With reference to FIG. 2 in combination with FIG. 1, according to the present invention, a switch 15 is connected to a clickfree muting circuit 17 which, in turn, is connected across the terminals of microphone 13. Thus, the circuit 17 is connected between the microphone 13 and the microphone audio line connector 19 of the telephone set 1.
Headset microphone bias circuit 21 provides bias current for the microphone 13, in a well known manner. A microphone amplifier 23 is connected differentially to the bias circuit 21 for amplifying the low voltage output signals therefrom. An output of microphone amplifier 23 (analog_signal) is connectable to a phone chip (not shown) within the telephone set 1, in a well known manner. Although not shown, the earpieces 11 of the headset 7 and the earpiece of the handset 3 are normally connected together and to an output of the phone chip.
A headset detector circuit 25 is connected to the output of microphone bias circuit 21 for providing a signal (headset_detect) to the phone chip for indicating that headset 7 is connected to the set 1. Since many headsets are connected to telephones via a “quick-disconnect” plug, when the handset 3 is left in its cradle and the headset 7 is disconnected, it is still possible to use the telephone via the handset operation. The detector circuit 25 also generates a signal (headset_switch_detect) indicative of a momentary depression of the mute switch 15 for interpretation by the phone chip as a hookswitch event for invoking a telephone special feature (e.g. soft hold, call forward, etc.). The structure and operation of the circuit 25 is discussed in greater detail in co-assigned U.S. Pat. No. 5,832,075 entitled “Off-Hook Detector for Headset”, the contents of which are incorporated herein by reference.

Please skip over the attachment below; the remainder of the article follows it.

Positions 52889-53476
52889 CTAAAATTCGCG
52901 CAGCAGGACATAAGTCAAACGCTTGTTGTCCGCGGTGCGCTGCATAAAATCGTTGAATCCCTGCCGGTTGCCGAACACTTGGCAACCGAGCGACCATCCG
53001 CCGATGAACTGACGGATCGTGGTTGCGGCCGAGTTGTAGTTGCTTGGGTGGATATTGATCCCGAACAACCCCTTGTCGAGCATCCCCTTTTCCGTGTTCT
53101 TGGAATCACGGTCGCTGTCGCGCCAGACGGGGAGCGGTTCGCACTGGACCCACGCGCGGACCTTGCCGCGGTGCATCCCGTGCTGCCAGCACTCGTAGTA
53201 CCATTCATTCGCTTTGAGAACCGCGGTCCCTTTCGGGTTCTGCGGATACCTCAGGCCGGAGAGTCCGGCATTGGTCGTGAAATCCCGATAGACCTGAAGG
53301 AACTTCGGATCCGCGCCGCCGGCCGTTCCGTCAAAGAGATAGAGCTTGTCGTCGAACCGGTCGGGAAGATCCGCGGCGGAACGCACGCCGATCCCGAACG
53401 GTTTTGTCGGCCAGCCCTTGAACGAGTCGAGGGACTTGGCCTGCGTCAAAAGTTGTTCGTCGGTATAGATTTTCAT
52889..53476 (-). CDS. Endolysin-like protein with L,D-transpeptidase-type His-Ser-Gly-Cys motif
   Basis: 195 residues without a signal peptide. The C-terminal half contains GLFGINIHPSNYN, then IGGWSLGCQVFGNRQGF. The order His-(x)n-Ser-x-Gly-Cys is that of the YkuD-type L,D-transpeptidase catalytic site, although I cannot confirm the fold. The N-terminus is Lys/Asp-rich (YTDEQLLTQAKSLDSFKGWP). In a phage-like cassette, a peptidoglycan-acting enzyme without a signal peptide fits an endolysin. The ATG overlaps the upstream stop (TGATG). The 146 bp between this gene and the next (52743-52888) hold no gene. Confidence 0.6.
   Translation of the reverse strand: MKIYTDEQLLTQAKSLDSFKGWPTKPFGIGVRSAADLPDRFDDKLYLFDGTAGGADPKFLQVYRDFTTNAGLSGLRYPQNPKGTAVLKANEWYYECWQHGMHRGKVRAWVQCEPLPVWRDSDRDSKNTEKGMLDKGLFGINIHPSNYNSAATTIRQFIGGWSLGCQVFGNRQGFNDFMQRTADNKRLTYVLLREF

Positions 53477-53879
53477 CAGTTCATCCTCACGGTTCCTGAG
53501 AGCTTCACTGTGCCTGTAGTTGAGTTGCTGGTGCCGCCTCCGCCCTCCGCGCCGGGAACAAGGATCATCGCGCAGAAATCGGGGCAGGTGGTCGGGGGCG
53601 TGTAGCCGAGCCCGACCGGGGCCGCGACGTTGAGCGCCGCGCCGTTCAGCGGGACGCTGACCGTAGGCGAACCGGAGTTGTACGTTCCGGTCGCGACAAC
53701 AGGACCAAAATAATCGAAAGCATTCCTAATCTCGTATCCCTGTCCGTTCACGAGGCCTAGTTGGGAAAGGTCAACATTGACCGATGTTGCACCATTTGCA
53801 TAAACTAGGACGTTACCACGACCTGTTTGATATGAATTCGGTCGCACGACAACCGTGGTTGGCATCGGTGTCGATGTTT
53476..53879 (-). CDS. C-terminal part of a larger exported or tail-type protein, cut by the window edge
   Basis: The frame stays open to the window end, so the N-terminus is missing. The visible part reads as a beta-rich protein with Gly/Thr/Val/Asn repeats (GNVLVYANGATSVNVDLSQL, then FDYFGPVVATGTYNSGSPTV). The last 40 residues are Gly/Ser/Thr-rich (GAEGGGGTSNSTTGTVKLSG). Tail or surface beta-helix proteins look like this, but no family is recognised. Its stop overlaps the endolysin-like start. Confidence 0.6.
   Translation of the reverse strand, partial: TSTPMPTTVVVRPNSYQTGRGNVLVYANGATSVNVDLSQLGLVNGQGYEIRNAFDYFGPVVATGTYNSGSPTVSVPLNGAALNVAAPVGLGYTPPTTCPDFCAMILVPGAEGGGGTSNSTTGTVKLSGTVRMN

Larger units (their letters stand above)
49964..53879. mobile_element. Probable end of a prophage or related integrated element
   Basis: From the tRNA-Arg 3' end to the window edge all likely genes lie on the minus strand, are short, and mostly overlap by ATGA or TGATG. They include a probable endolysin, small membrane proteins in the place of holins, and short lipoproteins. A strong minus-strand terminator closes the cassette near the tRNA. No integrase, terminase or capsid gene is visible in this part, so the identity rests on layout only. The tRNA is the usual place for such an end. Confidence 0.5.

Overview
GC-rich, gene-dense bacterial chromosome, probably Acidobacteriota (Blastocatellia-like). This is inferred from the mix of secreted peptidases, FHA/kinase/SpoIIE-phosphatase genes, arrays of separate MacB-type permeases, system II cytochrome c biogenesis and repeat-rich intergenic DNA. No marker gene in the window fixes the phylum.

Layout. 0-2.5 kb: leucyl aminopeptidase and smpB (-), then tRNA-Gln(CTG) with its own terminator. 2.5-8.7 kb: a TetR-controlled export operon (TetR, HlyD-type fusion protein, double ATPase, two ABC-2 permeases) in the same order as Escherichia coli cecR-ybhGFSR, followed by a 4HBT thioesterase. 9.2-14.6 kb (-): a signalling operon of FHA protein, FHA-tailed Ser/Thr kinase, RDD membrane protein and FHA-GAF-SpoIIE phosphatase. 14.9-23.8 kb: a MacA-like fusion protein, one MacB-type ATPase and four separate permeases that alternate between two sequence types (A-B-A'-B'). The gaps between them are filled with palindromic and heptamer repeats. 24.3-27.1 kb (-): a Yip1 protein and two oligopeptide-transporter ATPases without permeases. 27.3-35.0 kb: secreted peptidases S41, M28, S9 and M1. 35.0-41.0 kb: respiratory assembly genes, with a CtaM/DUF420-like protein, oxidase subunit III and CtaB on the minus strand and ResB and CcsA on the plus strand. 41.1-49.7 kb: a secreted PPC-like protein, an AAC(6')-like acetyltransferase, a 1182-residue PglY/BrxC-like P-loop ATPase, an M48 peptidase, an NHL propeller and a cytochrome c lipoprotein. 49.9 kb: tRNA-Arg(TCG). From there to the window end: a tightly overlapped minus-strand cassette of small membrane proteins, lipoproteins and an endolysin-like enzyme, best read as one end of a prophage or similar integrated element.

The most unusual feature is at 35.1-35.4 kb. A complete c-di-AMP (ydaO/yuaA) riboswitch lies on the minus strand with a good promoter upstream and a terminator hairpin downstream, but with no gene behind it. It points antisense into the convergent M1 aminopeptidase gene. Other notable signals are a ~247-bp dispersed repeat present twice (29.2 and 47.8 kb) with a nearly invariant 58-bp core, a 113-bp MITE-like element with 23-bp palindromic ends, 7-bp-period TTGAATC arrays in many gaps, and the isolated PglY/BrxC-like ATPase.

With reference to FIG. 3, the muting circuit 17 is shown comprising a click eliminator circuit 17A and a hard muting circuit 17B. An implementation of the circuit 17 is shown according to the preferred embodiment with reference to the schematic diagram of FIG. 4.
In operation, circuit 17 steals current from the bias circuit 21, so that no extra power supply is required. When the switch 15 is closed, the click eliminator circuit 17A slowly creates a short circuit across the microphone 13, thereby suppressing any impulse click noise from being created. Once the click eliminator circuit 17A has fully short circuited the microphone 13, hard muting circuit 17B completely disconnects the microphone 13, thereby resulting in a hard mute (80 dB). When the switch 15 is released, hard muting circuit 17B re-connects the microphone 13 and click eliminator circuit 17A slowly removes the short circuit across the microphone 13, thereby again suppressing impulse switch noise during resumption of microphone operation after muting.